The Munich Olympic Games that took place exactly half a century ago are memorable to many people. It had a history-breaking victory of the Soviet Union men’s basketball team over the previously undefeated US team, with its legendary pass by Ivan Edeshko and the perfect shot by Alexander Belov a split second before the final buzzer, and a famous performance by the gymnast Olga Korbut… Unfortunately, it is also remembered for the terrorist attack by Palestinian fighters, members of the group “Black September,” who killed eleven members of the Israeli team.
Archpriest Nikolai Artemov—now a priest of the Cathedral Church to the New Martyrs and Confessors of Russia in Munich, but at the time a young member of the National Alliance of Russian Solidarists (NTS)—at the time of the Games, was meeting with Soviet athletes and tourists to distribute printed materials banned in the Soviet Union. He saw the attack on TV, but it so happened that many years later, he was assigned to bless one of the apartments where this atrocity took place.
Fr. Nikolai spoke to Pravoslavie.ru about funneling the Bible and books by Solzhenitsyn behind the “Iron Curtain,” the tragedy in Munich, and how he realized that prayer soaks up blood and death.
People started talking nonsense about Solzhenitsyn, but we later realized they were actually checking us out
Archpriest Nikolai Artemov There were various publishing houses in the Russian Diaspora all over the world. There weren’t a lot of them, neither they were extremely powerful, but their job was to spread the free Russian word—as well as with the help of the NTS that I belonged to.
Certainly, these were religious people, I haven’t met any atheists there. For example, Frankfurt, the location of the Posev Publishing House, where at first my parents and later my sister and I had worked, had a church. It was housed not in a Baroque, but a “barrack-style” building, as we used to call it—that is, it was located in a barrack. The Russians took several barracks to pieces and set up a two to three-story building with a dome and an additional wing. Our whole family attended that church. Later on, Vladimir Yaromirovich Gorachek, the main publisher of Posev and Vladyka Agapit’s father, together with the Count, Archpriest Leonid Ignatiev, became major organizers of the construction of a stone church in Frankfurt—the one that is still standing today.
As for the free Russian word, the idea was to distribute literature not only among émigrés, but also send it to the Soviet Union. In particular, the Solidarists were doing it together with young people from Italy, France, the Flemish regions, Norway and other areas who also actively participated in this movement and often traveled there. We also often sent books and magazines with the Soviet sailors in Rotterdam and other ports.
When the 1972 Summer Olympics were organized in Munich, it was only natural that we disseminate literature there as well. So, once we were done with the NTS camp in Italy, we got in our cars and headed there. Some of us were invited to spend a night with the family of renowned philosopher Semyon Ludvigovich Frank. My mother was friends with them when they all lived in pre-war Berlin. It was painful to learn that our arrival literally coincided with the death abroad of Victor Semenovich, the Franks’ eldest son. We were visiting with his mother Tatiana Sergeyevna when she received the news. Later, I stayed with my friend at his flat and attended the panikhida in his memory.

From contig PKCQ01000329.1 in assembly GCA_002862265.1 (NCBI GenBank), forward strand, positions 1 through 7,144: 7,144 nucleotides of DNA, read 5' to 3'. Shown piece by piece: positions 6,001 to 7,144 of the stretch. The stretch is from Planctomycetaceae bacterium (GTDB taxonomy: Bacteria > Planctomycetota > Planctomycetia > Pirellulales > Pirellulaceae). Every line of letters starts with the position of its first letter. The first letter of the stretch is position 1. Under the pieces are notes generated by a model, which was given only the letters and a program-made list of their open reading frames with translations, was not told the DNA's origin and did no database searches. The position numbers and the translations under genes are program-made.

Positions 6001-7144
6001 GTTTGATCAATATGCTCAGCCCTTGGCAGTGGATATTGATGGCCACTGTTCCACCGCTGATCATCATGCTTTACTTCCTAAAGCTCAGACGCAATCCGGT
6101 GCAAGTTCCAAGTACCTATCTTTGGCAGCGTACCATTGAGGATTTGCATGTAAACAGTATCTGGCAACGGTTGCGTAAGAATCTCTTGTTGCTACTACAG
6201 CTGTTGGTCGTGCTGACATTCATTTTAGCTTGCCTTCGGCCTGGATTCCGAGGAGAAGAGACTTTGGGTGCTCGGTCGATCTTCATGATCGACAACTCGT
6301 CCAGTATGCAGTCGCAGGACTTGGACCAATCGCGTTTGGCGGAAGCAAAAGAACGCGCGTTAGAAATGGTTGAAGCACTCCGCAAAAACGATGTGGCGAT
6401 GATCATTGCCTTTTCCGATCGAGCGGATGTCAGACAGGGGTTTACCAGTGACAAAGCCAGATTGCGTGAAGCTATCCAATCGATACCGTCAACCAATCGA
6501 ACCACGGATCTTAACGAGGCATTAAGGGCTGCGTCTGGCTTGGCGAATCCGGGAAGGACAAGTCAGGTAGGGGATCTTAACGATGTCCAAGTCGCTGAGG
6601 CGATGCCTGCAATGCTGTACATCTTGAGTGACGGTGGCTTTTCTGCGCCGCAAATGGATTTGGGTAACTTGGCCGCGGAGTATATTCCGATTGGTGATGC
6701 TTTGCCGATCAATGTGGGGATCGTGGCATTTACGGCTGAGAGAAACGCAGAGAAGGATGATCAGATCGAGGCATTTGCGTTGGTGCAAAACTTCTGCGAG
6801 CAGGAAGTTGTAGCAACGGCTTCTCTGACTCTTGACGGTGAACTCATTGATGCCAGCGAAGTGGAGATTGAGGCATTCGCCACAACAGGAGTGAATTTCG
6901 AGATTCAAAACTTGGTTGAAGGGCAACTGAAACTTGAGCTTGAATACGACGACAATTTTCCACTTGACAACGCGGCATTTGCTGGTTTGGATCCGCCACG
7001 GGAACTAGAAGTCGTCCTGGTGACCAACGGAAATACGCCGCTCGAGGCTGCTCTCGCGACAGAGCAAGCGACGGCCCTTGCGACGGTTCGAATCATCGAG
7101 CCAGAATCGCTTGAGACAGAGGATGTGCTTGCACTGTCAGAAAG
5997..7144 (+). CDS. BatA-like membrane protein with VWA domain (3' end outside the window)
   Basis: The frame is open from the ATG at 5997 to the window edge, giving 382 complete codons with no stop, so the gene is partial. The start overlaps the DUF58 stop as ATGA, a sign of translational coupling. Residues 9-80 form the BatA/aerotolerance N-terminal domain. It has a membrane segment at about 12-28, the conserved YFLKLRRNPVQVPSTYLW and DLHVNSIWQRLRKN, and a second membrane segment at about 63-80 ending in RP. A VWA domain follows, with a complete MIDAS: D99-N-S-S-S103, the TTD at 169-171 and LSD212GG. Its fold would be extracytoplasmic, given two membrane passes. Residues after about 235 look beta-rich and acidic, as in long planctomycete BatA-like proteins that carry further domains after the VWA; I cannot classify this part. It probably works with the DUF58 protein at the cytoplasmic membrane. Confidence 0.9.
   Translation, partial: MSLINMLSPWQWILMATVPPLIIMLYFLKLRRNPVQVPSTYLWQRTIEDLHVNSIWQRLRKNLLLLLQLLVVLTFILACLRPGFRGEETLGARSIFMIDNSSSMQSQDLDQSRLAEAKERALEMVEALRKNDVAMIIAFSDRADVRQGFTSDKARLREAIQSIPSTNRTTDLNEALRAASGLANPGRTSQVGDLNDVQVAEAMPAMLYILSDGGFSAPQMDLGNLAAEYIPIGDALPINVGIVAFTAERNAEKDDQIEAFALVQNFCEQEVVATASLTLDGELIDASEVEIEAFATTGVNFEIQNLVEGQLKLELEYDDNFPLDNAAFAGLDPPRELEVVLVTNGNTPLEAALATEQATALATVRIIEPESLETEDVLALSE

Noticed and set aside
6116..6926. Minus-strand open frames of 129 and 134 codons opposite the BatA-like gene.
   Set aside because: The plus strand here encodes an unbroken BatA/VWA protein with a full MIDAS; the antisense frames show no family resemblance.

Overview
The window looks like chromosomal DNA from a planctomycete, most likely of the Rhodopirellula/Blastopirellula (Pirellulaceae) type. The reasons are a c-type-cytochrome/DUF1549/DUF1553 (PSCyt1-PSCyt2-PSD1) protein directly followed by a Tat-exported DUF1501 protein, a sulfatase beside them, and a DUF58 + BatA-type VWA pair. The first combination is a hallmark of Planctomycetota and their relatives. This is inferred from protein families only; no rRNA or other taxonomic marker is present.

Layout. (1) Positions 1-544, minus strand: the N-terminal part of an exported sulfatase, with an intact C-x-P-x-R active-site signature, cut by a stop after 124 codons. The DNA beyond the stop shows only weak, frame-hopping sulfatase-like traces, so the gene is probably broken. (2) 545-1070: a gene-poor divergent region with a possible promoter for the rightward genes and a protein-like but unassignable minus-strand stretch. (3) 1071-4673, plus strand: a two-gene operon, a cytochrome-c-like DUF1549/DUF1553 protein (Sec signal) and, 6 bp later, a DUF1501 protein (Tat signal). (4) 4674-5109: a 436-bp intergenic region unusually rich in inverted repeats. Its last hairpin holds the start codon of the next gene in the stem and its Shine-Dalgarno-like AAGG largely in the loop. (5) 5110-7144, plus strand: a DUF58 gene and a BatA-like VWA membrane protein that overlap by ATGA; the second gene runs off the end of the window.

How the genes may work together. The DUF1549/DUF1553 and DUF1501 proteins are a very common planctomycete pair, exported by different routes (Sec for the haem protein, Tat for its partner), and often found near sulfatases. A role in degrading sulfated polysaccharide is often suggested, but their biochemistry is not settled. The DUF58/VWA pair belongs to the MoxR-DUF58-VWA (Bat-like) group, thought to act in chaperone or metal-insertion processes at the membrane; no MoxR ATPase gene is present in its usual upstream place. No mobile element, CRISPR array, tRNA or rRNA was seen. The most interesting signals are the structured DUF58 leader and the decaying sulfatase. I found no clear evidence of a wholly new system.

In the following days, we traveled around Munich meeting Russian (that is, Soviet) citizens. As far as I know, Russia sent about five hundred tourists and accompanying persons, or “nannies,” as we usually described them—in other words, KGB agents.
The local authorities in Munich had no idea how much they helped us. During an official meeting at the mayor’s office, they presented the bags to everyone who came to the Games: this bag had a sign “XX Olympic Games Munich-1972” in German at the front and the same sign, but in other languages, like English, Chinese, Polish, and of course, Russian, for the Russians, on its opposite side. The Soviet athletes and tourists used them for shopping in the local stores. So, you walked around the downtown and you saw this bag. But even without it, you could tell our people by their dress—besides, they usually walked in groups of two or more people. They’d stand beside the shopping windows discussing something… But those bags really helped us recognize them from a distance.
Apart from that, we met athletes who walked around town and the Olympic village between competitions in the busy shopping areas, where it was relatively easy to catch them.
Typically, we’d speak in a roundabout way: “Hello! Where are you from, what do you do?” We had all kinds of encounters; some would simply step back from us, whereas others, on the contrary, would get interested. My friend and I had an unforgettable meeting with two men at the Olympic Park. We had with us not only the pocket-sized edition of One Day in the Life of Ivan Denisovich and Cancer Ward, but other writings as well, printed on the finest lightweight paper. We asked them if they had read anything by Solzhenitsyn. They started talking such impossible nonsense about him!
My friend and I fought back as effectively as we could, leading a “politically correct discussion” (laughs). But what’s interesting is that fifteen minutes later, once they were done talking to us according to the “required” Soviet script, our counterparts suddenly changed their tune and asked: “So okay guys, do you really have Solzhenitsyn?” They suddenly went off on a tangent and began asking us all kinds of interesting questions. It turned out that, at the beginning, they simply tested us to make sure we weren’t KGB spies. As a result, we gave them a considerable amount of all kinds of publications.